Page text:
Traditional Identification of Sarcocystis Spp. in Slaughtered Camels in Al-Najif Province, Iraq

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Ola A. Aggar
Mohammed T.S. Al-Zubaidi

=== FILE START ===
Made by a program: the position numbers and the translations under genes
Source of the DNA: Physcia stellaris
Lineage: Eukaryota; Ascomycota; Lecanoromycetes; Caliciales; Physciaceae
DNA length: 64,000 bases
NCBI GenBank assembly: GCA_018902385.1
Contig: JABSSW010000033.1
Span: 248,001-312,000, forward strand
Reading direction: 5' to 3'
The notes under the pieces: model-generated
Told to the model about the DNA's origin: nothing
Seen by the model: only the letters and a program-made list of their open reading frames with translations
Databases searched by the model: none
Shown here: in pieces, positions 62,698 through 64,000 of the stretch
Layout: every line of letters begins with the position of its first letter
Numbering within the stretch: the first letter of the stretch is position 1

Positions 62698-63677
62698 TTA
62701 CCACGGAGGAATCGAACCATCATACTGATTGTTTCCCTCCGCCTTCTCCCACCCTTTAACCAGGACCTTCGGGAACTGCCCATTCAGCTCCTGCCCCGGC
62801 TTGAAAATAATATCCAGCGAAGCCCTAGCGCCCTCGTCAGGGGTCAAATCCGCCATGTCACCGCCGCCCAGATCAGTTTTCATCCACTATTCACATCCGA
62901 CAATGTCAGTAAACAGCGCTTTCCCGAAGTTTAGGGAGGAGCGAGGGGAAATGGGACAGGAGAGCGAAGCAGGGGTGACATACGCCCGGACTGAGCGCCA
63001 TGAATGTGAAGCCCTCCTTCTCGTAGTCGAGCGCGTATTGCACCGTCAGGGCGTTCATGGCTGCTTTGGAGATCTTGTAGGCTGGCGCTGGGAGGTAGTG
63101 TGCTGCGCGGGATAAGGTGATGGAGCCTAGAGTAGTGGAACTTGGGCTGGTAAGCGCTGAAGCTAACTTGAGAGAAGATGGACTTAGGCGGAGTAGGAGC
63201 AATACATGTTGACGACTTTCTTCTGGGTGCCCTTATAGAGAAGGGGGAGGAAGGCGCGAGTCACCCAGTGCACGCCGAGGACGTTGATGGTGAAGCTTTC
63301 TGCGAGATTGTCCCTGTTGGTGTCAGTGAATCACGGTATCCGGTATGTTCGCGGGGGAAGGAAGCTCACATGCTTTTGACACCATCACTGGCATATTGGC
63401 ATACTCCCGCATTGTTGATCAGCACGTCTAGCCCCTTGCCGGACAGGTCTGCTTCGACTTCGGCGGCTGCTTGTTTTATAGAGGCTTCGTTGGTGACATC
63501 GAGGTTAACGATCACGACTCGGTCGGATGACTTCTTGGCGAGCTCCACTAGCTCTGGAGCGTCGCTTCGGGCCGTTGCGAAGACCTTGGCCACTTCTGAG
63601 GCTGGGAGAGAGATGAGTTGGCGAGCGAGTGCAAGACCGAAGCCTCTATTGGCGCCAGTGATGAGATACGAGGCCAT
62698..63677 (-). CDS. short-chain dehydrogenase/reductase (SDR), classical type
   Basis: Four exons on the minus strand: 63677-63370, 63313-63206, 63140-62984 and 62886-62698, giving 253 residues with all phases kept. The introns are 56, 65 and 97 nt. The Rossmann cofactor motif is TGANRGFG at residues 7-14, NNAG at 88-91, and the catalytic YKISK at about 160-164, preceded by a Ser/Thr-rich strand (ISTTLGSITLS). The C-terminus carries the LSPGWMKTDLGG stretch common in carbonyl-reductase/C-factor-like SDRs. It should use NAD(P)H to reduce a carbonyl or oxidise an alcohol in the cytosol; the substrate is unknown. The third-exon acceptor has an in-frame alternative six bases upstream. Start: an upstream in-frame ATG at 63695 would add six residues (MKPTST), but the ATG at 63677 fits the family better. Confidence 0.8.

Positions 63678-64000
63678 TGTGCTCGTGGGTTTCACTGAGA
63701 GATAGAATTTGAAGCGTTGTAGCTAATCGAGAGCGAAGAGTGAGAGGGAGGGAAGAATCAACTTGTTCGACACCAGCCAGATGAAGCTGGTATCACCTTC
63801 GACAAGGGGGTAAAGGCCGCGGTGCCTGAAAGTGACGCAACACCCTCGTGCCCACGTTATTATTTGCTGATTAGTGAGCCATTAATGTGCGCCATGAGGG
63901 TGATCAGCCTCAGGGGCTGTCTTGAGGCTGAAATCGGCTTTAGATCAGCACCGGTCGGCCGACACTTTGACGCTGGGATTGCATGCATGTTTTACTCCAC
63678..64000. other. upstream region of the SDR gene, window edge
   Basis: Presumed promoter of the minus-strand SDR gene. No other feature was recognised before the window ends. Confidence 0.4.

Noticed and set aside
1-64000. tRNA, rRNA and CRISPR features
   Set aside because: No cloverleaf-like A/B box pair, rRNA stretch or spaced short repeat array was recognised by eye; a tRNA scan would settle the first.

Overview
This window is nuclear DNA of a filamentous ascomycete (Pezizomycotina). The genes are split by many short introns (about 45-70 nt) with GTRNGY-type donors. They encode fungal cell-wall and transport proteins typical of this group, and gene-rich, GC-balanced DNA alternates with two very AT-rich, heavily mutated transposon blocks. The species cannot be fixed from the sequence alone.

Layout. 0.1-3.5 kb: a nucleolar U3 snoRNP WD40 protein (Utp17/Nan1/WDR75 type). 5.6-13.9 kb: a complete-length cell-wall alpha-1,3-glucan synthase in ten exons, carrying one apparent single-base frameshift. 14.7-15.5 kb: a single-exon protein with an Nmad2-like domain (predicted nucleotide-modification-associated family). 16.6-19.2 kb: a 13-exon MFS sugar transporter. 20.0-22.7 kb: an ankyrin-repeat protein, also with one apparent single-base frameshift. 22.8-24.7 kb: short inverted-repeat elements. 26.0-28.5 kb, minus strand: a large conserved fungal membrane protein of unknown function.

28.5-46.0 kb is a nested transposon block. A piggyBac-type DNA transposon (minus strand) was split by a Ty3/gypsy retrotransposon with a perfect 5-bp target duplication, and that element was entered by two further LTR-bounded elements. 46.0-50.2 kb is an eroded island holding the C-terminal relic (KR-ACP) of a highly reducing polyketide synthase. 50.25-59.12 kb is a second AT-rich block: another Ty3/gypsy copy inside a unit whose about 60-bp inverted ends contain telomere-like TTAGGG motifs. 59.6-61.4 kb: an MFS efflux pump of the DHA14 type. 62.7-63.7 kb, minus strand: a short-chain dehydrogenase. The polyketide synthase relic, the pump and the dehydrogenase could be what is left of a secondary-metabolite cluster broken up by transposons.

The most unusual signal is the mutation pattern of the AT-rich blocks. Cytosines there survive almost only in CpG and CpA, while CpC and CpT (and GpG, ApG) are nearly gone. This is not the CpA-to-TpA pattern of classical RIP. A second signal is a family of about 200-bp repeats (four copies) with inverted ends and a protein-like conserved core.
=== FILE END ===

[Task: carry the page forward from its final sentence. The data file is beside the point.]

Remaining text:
Background: Sarcocystis is one of the most important intracellular protozoan parasites which infect many domestic animals, including camels as an intermediate host resulting to variable economic looses in particular in asymptomatic cases. Aim: This study was aimed for traditional detection of Sarcocystis spp. in tissue samples of slaughtered camels in Iraq. Materials and methods: Totally, 200 slaughtered camels (Camelus dromedarius) of different ages and sexes were selected from the abattoir of Al-Najaf province (Iraq) during October (2021) to July (2022). After slaughter, fresh tissue samples collected from different organs were subjected for macroscopic inspection and then for microscopic examination using of trichinoscopy, squeezing and acid pepsin digestion test. Results: Although, no positive samples were detected by macroscopic examination; the findings of microscopic examination reported that the infection rates with Sarcocystis spp. using the trichinoscopy, acid pepsin digestion method, and squeezing were 49%, 72.5% and 56%, respectively. Furthermore, the major risk factors related to the development of sarcocystosis in camels detected that the prevalence rate of Sarcocystis spp. was significantly higher in esophagus and diaphragm than skeletal muscle and heart; older aged (>4 years) than younger (£4 years) camels, and in females more than males. Conclusion: This study demonstrated the widespread prevalence of Sarcocystis spp. in slaughtered camels in Al-Najaf, Iraq. Considering the facts that the infection rate is massive, the impacts of Sarcocystis on musculoskeletal function, feeding, health, and productivity are necessary to study, especially its economical importance in the future. Also, the role of camel in transmission of the parasite between domestic animal and possibly to human requires to furthermore studying.

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